The headliner to watch out for here is Tyler Chan. The former Ironside cutter can claim to be among the fastest men in any division, and his performance at the Boston Invite spurred the team to their early success. However, this is an athletic team from top to bottom, and that athleticism has been the key to grinding through games and making waves among the elite teams.

“Obviously we’re pumped about the success we’ve had so far, but we’re not really too focused on results at this point. It’s a long season, and we know we’ll need to keep cleaning things up to do well come the Series,” said Rosengard.

With perennial Nationals qualifier #19 Minneapolis No Touching! in their pool, League of Shadows will get pushed by a team well suited to slow down athletic squads and force them into a more precise game. That fourth round matchup should prove to be the Boston team’s toughest challenge since June, and will be a good litmus test for how far they can go at Regionals against more of the nation’s best.

The Battle in the Southwest

So many good teams, so few bids to go around. That’s been the running theme for the Southwest region over the past few years. Last season, #16 San Francisco Blackbird pulled together a complete performance at the Pro Championships to lock up a second bid for the region at the last gasp, and this season is no different. Currently, only San Francisco Polar Bears sit within bid territory in the USAU rankings. San Francisco Mischief, Blackbird, and #17 Los Angeles 7 Figures are all in the top 25, but on the outside looking in for bids to Nationals. With all four teams playing this weekend, and all but 7 Figures in Columbus, collective success will be the difference between a single bid melee and some relative breathing room for the region.

Speaking with Blackbird’s Ryo Kawaoka, he explained that, despite the pressure to pull together a run for a second Southwest bid, the team’s goals haven’t changed. “Each tournament leading up to the Series is practice for us, and ESC will be a fresh opportunity to play against some out of region teams,” said Kawaoka. “We still expect a lot of growth and development for the next five weeks through Regionals.”

Moving out of the regular season, the overall goal for Blackbird remains to win Sectionals and Regionals. Regardless of the number of bids, this team will be gunning for the top spot in the region, and their history shows they can pull it together. Adding standout cutter Barrs Lang back into the fold will help, and Briana Cahn impressed in limited minutes at the Pro-Elite Challenge. Alongside Malina Wiebe and Mac Taylor, Blackbird has the team to make a run when it matters.

For Polar Bears, the story is similar. Their victory at the Select Flight Invite was an excellent first step, but there is still room for improvement for a team looking to peak at the end of the season. Despite offering a welcome confidence boost, the team knows they need to improve in order to stay in the hunt for Nationals. While they’ll be missing a few veterans this weekend in An-Chi Tsou and Greg Marliave, look for Amanda Meroux and Joe Thompson to step up and aim to keep Polar Bears in the thick of the bid conversation. They will certainly want to avoid a repeat of last year’s 0-3 pool play performance, and coming off a Select Flight win, expect this team to be ready for their regional matchup against Mischief.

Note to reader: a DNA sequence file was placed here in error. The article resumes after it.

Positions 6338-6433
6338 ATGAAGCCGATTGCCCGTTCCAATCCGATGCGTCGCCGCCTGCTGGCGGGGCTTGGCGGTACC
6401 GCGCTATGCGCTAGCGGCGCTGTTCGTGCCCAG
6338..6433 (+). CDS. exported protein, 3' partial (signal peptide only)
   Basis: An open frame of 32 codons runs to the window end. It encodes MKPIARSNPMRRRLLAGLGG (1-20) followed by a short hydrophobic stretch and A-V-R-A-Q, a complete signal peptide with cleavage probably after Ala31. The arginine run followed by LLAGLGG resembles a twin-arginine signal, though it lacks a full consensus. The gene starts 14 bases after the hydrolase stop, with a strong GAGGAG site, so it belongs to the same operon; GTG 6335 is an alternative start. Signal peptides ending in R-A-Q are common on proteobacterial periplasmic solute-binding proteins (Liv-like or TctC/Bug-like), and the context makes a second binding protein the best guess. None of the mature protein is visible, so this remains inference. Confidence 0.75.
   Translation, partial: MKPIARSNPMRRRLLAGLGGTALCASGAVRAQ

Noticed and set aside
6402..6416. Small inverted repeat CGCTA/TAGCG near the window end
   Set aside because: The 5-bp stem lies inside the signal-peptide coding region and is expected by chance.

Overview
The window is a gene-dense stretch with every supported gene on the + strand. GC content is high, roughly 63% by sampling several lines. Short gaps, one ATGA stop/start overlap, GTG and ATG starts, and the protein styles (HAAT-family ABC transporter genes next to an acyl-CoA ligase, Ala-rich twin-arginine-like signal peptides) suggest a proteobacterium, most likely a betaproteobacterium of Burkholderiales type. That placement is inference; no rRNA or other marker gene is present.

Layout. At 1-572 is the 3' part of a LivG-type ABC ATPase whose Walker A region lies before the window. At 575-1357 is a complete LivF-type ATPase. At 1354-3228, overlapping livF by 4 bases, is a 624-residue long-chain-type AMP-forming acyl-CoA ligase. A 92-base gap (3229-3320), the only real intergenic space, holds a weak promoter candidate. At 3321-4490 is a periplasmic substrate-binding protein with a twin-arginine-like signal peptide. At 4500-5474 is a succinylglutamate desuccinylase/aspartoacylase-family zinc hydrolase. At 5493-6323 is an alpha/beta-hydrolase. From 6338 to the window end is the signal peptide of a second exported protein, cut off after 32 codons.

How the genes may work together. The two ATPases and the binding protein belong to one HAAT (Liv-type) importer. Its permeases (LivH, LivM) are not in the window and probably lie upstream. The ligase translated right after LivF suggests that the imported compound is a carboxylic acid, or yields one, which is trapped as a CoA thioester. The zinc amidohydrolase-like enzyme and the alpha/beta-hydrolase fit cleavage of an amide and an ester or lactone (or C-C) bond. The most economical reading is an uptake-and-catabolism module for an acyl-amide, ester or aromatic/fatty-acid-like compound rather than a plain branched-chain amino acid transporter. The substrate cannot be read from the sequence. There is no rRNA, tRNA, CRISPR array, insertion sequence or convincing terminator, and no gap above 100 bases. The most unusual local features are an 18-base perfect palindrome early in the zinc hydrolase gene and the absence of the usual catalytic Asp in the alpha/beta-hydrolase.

Speaking of Mischief, Ultiworld’s preseason darlings got off to a rocky start, struggling through some close shaves at the Pro-Elite Challenge before righting the ship to win Revolution two weeks later. The offense struggled mightily in Colorado, missing effective initiating cutters to jumpstart the flow. However, Jordan Jeffrey returns to provide big throws and bigger skies. If VY Chow is healthy, the Mischief offense suddenly becomes much more dangerous, and that ought to be enough to challenge Polar Bears for the top spot in Pool D, and push into the bracket and possibly earn another Southwest mixed bid. Both teams will have their work cut out for them against a strong #12 Durham Toro team and can’t get too caught up in their own matchup to ignore the Southeast challengers.

Bid Madness!

New rankings were released this week, and there’s a logjam that will get cleared up this weekend. #11 Washington DC Space Heater is at eighth in rankings, but the gap from them to 22nd ranked San Francisco Blackbird is only 117 ranking points. With 11 of the teams in that range in action at the Elite-Select Challenge, the Nationals bid picture will surely get reshuffled throughout the weekend. In addition to the Southwest, the Northwest region will be hoping for a strong showing from Boise Lochsa (and #21 Seattle Birdfruit at the Northwest Fruit Bowl) to hang onto a third mixed bid.

The North Central is in danger of a single bid, with #13 Madison NOISE sitting as the last team in. With No Touching! and Chad Larson Experience sitting just outside, the North Central has a lot to gain. With #3 Minneapolis Drag’n Thrust looking as strong as ever, upsets and close games at ESC would give the rest of the North Central region a much greater margin for error at Regionals.

ESC represents the last chance for most of the field to lock up bids for their regions, and despite the focus on growth for many of the teams, the pressure is mounting.